The clinical phenotype is also far more complex and variable than depictions of it as a progressive movement disorder represent. Symptoms encompass multiple clinical domains including motor, cognitive and psychiatric. Chorea is the clinical hallmark of the disease, however, akinaesia, slowed initiation of movement, bradykinaesia, slowness in the execution of movement and dystonia are also recognized motor features of HD and may be the prevalent clinical features in some patients. Cognitive difficulties encompass multiple domains, including executive dysfunction, as well as disturbances in memory, visuospatial attention and praxis. Psychiatric symptoms can be disabling and include depression, apathy, obsessive compulsive symptoms, delusions and psychosis. As of yet, no satisfactory explanation has been offered as to why the clinical symptoms can be so complex and variable in a disorder that has traditionally been conceived principally as disabling the basal ganglia circuitry in which other pathologies such as strokes and surgical or functional lesions can have few ill effects.
In the present study, we have more fully characterized the selectivity, progression and heterogeneity of cortical atrophy in HD and demonstrate relationships between regional cortical thinning, progressive functional decline and prominent clinical features. We show that topologically selective involvement of the cortex explains some of the phenotype and its heterogeneity. Moreover, our finding of correspondence between progressive functional decline, as measured by the total functional capacity (TFC) and regional cortical thinning, as well as striatal atrophy is novel and clinically important as it establishes cortical MRI morphometry as a potential biomarker of disease progression.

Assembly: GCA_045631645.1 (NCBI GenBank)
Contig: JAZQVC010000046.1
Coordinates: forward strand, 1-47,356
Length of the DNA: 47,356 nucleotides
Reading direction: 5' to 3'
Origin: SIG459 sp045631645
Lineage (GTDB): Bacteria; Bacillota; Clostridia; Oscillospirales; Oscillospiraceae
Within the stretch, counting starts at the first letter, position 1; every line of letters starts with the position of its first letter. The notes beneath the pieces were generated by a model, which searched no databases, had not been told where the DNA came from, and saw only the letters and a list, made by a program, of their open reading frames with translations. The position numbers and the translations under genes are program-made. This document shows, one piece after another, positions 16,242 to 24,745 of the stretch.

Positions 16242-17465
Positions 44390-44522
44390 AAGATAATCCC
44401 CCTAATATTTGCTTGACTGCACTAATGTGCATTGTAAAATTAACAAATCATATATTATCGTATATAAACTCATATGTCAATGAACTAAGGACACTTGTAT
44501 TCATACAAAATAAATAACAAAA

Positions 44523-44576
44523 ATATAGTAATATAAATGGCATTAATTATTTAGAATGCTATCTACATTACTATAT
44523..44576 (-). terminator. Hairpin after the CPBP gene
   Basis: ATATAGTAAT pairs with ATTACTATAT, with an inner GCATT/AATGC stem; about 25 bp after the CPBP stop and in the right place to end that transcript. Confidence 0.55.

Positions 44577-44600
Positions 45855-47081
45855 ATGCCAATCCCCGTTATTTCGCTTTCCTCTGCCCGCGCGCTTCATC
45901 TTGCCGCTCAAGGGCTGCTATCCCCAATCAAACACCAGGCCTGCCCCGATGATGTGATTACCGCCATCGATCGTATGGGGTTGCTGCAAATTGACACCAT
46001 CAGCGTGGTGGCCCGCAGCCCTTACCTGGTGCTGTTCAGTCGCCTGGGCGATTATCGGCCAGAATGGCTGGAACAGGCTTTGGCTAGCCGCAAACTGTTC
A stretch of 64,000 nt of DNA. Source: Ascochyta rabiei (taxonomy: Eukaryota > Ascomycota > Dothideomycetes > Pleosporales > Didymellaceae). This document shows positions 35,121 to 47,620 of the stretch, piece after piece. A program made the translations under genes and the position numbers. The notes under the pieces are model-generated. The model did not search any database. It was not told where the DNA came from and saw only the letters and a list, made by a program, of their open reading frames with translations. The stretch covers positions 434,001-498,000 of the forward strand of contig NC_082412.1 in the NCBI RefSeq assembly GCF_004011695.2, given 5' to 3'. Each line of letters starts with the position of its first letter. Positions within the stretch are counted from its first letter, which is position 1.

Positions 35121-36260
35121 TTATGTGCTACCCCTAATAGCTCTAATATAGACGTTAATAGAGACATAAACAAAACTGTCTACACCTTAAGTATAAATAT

A total of 55 subjects were recruited for this study, 33 with HD and 22 age- and sex-matched controls. Control subjects had no history of neurological or psychiatric symptoms. A diagnosis of HD was based on the presence of an unequivocal movement disorder as well as a positive family history and known trinucleotide repeat expansion. Duration of the illness ranged from 6 months to more than 7 years in order to study a spectrum of disease severity, and included patients from Stage I to IV, as defined by the TFC measure from the Unified Huntington’s Disease Rating Scale (UHDRS). Subjects’ consent was obtained according to the Declaration of Helsinski (Br Med J 1991; 302: 1194). All study protocols were approved by the Massachusetts General Hospital Internal Review Board. Basic demographic information was acquired. Twenty-nine HD subjects underwent the functional and cognitive portions of the UHDRS, including Stroop Color Word, Symbol Digit and Verbal Fluency. All subjects were assessed by a neurologist with expertise in HD (HDR). Characteristics of the study groups are given in Table 1. Blood was collected for genetic analysis.
Two T1-weighted images [TE = 3.31 ms, TR = 2730 ms, flip angle 7°, FOV 256 mm, matrix 256 × 171, 1.33 mm sagittal acquisition, Siemens Avanto System (Erlangen, Germany)] were acquired for each subject with 1.3 × 1 × 1.3 mm resolution at the MGH Athinoula A. Martinos Center for Biomedical Imaging.